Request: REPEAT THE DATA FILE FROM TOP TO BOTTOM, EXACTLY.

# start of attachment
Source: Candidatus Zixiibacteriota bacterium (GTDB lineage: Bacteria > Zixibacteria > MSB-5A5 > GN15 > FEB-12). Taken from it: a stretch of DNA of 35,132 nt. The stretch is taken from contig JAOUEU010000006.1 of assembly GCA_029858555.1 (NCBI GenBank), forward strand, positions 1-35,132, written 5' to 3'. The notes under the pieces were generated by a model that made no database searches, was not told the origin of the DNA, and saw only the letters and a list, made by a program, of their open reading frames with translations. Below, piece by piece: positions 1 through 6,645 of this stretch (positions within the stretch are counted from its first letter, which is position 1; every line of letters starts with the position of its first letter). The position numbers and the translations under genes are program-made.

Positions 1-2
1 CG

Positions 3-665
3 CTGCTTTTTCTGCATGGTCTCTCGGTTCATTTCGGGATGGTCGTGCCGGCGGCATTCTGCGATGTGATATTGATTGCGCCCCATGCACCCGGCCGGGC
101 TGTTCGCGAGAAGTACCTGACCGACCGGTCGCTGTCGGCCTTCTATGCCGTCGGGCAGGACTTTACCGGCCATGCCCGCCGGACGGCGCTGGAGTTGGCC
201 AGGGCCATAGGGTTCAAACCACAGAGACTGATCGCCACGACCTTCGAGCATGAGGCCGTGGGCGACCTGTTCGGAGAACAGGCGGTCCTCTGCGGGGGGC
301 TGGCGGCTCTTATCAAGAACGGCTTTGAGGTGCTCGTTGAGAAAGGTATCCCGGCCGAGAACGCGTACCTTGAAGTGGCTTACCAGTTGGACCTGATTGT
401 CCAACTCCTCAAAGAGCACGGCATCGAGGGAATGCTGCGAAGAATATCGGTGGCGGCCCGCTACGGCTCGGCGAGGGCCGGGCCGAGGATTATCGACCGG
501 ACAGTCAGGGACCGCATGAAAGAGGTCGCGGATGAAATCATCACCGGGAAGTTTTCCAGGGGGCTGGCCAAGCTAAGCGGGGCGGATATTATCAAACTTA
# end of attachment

Source: Candidatus Zixiibacteriota bacterium (GTDB lineage: Bacteria > Zixibacteria > MSB-5A5 > GN15 > FEB-12). Taken from it: a stretch of DNA of 35,132 nt. The stretch is taken from contig JAOUEU010000006.1 of assembly GCA_029858555.1 (NCBI GenBank), forward strand, positions 1-35,132, written 5' to 3'. The notes under the pieces were generated by a model that made no database searches, was not told the origin of the DNA, and saw only the letters and a list, made by a program, of their open reading frames with translations. Below, piece by piece: positions 1 through 6,645 of this stretch (positions within the stretch are counted from its first letter, which is position 1; every line of letters starts with the position of its first letter). The position numbers and the translations under genes are program-made.

Positions 1-2
1 CG

Positions 3-665
3 CTGCTTTTTCTGCATGGTCTCTCGGTTCATTTCGGGATGGTCGTGCCGGCGGCATTCTGCGATGTGATATTGATTGCGCCCCATGCACCCGGCCGGGC
101 TGTTCGCGAGAAGTACCTGACCGACCGGTCGCTGTCGGCCTTCTATGCCGTCGGGCAGGACTTTACCGGCCATGCCCGCCGGACGGCGCTGGAGTTGGCC
201 AGGGCCATAGGGTTCAAACCACAGAGACTGATCGCCACGACCTTCGAGCATGAGGCCGTGGGCGACCTGTTCGGAGAACAGGCGGTCCTCTGCGGGGGGC
301 TGGCGGCTCTTATCAAGAACGGCTTTGAGGTGCTCGTTGAGAAAGGTATCCCGGCCGAGAACGCGTACCTTGAAGTGGCTTACCAGTTGGACCTGATTGT
401 CCAACTCCTCAAAGAGCACGGCATCGAGGGAATGCTGCGAAGAATATCGGTGGCGGCCCGCTACGGCTCGGCGAGGGCCGGGCCGAGGATTATCGACCGG
501 ACAGTCAGGGACCGCATGAAAGAGGTCGCGGATGAAATCATCACCGGGAAGTTTTCCAGGGGGCTGGCCAAGCTAAGCGGGGCGGATATTATCAAACTTA